Nightclubs, bars and beaches _ some of Spain's most beloved summer venues _ are facing new lockdown restrictions after turning into coronavirus hot spots.
The northeast region of Catalonia now hosts two of the most worrying virus hotspots in Spain, prompting authorities in Barcelona and an interior agricultural area around Lleida to tighten restrictions that were relaxed only a month ago when Spain had its devastating outbreak in check.
France, meanwhile, is recommending that travelers ditch plans to spend their summer vacations in Barcelona and its nearby beaches, which have seen crowds too massive to allow for social distancing. Police had to step in and take measures to reduce the number of beach-goers.
Catalonia ordered all nightlife venues to close for 15 days and applied a midnight curfew on bars in and around Barcelona and Lleida late Friday, hours after French Prime Minister Jean Castex urged French citizens not to visit Catalonia due to the upticks in new infections.
France is also struggling to stop a spike in new cases but it apparently sees a risk in importing new infections from Spain as well.
``We know these measures are tough,'' said Catalonia public health chief Josep Maria Argimon. ``But we have to ask for the maximum collaboration of our citizens so they don't last any longer than they have to. If we see that the growth of contagion is exponential, then the only way to stop it is to limit free movement.''
Local mayors said the shutdown should have been ordered days earlier.
``The measures have arrived late, but they have now been taken and myself and my fellow mayors feel that they are the correct measures to take,'' Barcelona Mayor Ada Colau said Saturday before asking for Catalan regional police to help her municipal police enforce the curfew and closures.
Spain reported over 900 new daily infections on Thursday and Friday as authorities warned that the country which lost at least 28,400 lives before getting its outbreak under control could be facing the start of a second major onslaught.
National health authorities warned that Spain already could be heading for a ``second wave'' of the virus that experts had forecast would come during the colder months.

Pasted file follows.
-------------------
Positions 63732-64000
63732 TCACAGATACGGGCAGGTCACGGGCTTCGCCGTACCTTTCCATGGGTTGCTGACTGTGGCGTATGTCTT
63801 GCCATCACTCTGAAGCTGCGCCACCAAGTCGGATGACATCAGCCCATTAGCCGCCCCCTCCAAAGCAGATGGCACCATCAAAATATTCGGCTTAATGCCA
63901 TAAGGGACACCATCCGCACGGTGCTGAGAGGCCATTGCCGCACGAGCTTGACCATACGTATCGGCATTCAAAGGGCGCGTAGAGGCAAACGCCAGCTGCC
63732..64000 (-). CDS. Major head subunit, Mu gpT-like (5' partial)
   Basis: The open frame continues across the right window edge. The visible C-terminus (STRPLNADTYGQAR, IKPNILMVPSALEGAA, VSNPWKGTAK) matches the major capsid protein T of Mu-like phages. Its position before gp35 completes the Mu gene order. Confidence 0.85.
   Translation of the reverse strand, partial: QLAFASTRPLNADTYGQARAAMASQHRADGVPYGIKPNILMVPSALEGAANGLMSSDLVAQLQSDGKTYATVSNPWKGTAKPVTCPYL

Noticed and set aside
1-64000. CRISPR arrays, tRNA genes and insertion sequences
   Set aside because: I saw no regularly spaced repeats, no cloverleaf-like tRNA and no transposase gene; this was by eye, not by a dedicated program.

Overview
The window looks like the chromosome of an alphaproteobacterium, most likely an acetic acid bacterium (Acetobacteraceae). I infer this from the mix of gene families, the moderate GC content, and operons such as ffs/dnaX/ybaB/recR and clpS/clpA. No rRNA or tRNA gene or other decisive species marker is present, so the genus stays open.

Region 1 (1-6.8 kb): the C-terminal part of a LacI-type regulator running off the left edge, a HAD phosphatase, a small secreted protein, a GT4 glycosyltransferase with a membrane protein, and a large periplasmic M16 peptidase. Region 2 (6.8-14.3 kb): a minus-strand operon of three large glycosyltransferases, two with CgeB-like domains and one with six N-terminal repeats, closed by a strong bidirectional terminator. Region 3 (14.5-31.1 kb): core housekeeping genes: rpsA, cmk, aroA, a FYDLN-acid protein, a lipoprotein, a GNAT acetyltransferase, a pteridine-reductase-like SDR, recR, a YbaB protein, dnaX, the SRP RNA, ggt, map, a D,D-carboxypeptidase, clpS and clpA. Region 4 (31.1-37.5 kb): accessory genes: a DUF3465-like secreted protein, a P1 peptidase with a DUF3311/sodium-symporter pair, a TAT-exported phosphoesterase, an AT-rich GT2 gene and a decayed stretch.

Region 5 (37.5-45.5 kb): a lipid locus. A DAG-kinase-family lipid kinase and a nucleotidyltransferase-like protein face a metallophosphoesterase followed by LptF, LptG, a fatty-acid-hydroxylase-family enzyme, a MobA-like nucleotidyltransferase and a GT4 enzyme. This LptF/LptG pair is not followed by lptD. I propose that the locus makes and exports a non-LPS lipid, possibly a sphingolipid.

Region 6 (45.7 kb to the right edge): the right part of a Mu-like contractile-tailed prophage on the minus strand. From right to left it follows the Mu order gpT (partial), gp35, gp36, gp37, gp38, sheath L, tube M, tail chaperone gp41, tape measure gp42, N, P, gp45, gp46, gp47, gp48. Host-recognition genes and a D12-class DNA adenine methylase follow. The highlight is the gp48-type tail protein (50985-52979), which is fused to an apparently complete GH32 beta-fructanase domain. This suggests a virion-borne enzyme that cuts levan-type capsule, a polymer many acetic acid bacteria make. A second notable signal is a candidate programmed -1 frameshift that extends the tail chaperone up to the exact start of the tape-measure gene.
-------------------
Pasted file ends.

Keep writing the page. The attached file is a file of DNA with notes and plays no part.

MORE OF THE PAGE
Catalonia's regional government, run by separatists who had complained about Spain's centralization of the health crisis from March to June, are struggling to maintain tabs on the growing clusters that have overwhelmed undermanned contract tracing teams.
Over 12% of Spain's economy is based on its huge tourism industry. Its government, unions and industry leaders are heavily invested in promoting the message that Spain is a safe destination for foreigners to salvage the tourism season.
That now looks more and more like wishful thinking, meaning the economic blow heading Spain's way will likely be greater than the deep recession already forecast.
``We have seen a wave of cancellations above all by foreign clients from France, Germany and England who were supposed to come next week, above all to Barcelona,'' David Riba, president of the Federatur tourist apartments group, told Catalan broadcaster TV3.
While the families and the at-risk elderly are mostly complying with rules to wear face masks and maintain a 1.5-meter (5-foot) distance from others, teenagers and young adults in many of Spain's cities have been completely flouting the health rules and guidelines.
With Spain's 19 regional governments back in charge of their health care systems, there's been a variety of responses to the revival of the virus.
But one shared initiative is to stop the rise of cases related to nightclubs and bars, which are supposed to applying social distancing and face mask regulations inside their venues. Many regions have reduced the occupancy of nightclubs and some have ordered clubs to put tables on the dance floors to discourage dancers from close contact.
Recent outbreaks have been linked to a discotheque in the southern city of Cordoba and to bars in Murcia, in the southeast.
In Pamplona, authorities have tested 1,000 residents aged 17 to 28 after monitoring an outbreak associated with young people socializing in a neighborhood that has since been put under medical surveillance. Officials in Madrid are considering similar restrictions.
Young people are not the only ones unhappy with the moves. Two business associations for nightclubs and bars say they will take the Catalan government to court to block a decision they say puts 35,000 jobs at risk.